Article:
Are We Promoting Piracy?05/15/2001
After the publication of Steve McCannell's alt.napster, we got a call from radio host David Lawrence, host of radio show called Online Tonight. He wanted to talk to Steve and Tim O'Reilly about whether our story is advocating online piracy. A sometimes contentious interview, the conversation covers a wide range of issues on copyright and intellectual property. Here is a transcript of that interview.
David: Why did you assemble a series of alternatives to Napster knowing what kind of legal hassles Napster is going through now?
Steve: Well, I was more interested in the protocols and file sharing in general than the whole Napster ho-ha-whatnot. All of a sudden people aren't constrained by the record labels' way of distributing their information and promoting whichever artist they would prefer to promote, and it's interesting how people are reacting to that.
David: Sort of inherent in that statement is a spin -- just as it would be a spin to say, "Well, all they're doing is using Napster to steal," because I'm sure there are some files on Napster that aren't held by some other copyright holder than the person making them available. What is the difference between Napster and any other alternative to Napster and a glorified Archie search on a bunch of FTP sites?
Tim: There are a lot of interesting differences. At the end of the day you're asking a whole lot of different questions wrapped up into one. Napster technically is not that much of a change from many things that went on before. You could, in fact, download lots of MP3s off the Web long before Napster was out there. What Napster did was revolutionary, and really interesting. They said, "Hey, we don't have to host the files ourselves, we don't even have to give people software so that they can host the files themselves. We're going to make hosting files a byproduct of consuming files." And that was a revolutionary change.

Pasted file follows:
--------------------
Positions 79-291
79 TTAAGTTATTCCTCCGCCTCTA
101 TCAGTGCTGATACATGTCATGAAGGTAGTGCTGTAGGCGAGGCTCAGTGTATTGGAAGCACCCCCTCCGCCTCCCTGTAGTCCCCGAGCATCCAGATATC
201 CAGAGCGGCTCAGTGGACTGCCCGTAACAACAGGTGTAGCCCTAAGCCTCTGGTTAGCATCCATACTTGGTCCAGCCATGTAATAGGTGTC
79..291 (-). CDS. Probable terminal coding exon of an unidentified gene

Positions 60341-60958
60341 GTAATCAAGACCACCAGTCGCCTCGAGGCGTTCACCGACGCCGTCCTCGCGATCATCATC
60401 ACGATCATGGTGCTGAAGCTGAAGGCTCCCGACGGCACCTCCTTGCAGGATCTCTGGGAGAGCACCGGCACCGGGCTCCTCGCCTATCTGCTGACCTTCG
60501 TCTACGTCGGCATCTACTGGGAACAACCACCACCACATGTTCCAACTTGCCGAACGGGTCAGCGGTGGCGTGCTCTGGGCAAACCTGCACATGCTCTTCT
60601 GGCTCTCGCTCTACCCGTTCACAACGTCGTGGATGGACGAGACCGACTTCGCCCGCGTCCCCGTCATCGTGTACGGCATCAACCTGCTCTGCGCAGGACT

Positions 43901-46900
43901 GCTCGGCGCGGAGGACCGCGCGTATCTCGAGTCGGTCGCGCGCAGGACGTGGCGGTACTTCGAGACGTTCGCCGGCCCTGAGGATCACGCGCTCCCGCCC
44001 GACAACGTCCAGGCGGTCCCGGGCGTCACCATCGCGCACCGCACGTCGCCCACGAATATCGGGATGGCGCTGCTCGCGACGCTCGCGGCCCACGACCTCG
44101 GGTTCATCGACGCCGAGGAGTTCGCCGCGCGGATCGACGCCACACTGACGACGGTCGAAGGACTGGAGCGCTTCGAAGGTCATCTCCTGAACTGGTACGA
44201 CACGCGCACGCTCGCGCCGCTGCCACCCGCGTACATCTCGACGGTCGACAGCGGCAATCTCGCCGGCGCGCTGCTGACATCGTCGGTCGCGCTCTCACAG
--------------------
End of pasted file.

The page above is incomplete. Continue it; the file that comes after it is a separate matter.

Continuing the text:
David: Why? Archie did the same thing. Archie didn't host any file. Archie went out, looked at the FTP index and brought back results. And that's what Napster does.
Tim: But it assumed that you had an FTP server. Having an Archie client didn't automatically expose the files that you were using to other users. And it was the fact that Napster realized that you could join the client and the server at the hip that really changed the nature of computing.
David: All right, so I know you think that's revolutionary and stuff, but think of the way Warez sites work. It's a circle of friends that crack software and you're only invited by admission, you're only invited if they know you, and then they do open up their FTP files to you. I mean, what's the difference?
Tim: Well, the difference is 60 million users versus probably a few hundred thousand in the know.
David: Right, who are all being told right now, through the filtering of Napster, that what they were doing was wrong.
Tim: Let's back up a little bit. I have to say I'm not someone who says that Napster has it all right, and in fact I don't think that we're anywhere near the equilibrium point that we need to get to for online music. But what happened when Napster came out was that all of a sudden something that had been kind of a backroom exercise by hackers suddenly became thoroughly mainstream. Anybody could do it. So they were in a way a canary in the coal mine, if you like, that was telling us that high-speed networking was becoming ubiquitous.
I believe firmly that most people want to pay for what they use online. It sounds like an odd and contrary thing to say, but the biggest problem that we have right now with online music is there is no legitimate alternative. The music companies have basically stood in the way of any legitimate alternative. So they're getting what they deserve -- that is, piracy, because there's no other way to do it.
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David: But they've already had piracy forever. I remember back in the '90s people were sending .au files around, so it's not like piracy has never existed. It's just never existed on such a massive scale. And it's never existed with such wonderful, glowing reviews from industry leaders as though it's some sort of revolution.
Tim: Again, you have to realize, I believe Napster is a revolution. It's ridiculous to say that it isn't. You don't get 60 million people using something if it's not a revolution, even if that revolution is only in ease of use. The fact is that we need to take what Napster did right and put it together with a business model and with an industry that's supportive of using it as a distribution medium.